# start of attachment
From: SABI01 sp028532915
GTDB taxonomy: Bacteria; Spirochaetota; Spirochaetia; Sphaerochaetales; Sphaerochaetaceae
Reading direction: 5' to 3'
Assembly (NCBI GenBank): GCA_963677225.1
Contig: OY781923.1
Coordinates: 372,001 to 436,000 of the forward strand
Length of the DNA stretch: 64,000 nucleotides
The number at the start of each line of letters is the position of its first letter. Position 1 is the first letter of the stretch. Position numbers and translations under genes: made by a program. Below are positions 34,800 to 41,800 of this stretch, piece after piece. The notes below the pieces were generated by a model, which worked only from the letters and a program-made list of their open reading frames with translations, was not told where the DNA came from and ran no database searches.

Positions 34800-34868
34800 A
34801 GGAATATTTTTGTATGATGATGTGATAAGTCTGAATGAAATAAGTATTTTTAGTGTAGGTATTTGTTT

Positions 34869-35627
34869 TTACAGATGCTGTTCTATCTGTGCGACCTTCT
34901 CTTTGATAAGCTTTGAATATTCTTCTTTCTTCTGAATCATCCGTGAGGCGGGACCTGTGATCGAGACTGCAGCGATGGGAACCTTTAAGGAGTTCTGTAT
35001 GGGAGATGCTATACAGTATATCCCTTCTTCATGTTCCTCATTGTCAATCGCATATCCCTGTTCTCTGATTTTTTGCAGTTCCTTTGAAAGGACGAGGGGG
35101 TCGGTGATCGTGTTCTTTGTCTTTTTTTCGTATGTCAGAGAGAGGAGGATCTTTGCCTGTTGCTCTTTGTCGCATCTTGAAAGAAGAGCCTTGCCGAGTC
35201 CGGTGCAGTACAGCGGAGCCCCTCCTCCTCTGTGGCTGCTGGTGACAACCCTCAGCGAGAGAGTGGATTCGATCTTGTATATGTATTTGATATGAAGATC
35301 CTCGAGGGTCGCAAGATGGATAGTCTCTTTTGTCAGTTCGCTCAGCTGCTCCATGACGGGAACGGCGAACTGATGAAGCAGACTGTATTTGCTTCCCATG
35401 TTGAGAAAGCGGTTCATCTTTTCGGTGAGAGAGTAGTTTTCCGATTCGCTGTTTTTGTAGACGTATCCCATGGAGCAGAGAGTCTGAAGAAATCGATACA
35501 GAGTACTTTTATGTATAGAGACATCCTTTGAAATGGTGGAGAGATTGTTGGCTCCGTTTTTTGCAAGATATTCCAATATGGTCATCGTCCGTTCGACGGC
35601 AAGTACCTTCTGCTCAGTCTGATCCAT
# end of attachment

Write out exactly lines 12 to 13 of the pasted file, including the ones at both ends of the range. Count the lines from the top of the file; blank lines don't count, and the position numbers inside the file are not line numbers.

Positions 34869-35627
34869 TTACAGATGCTGTTCTATCTGTGCGACCTTCT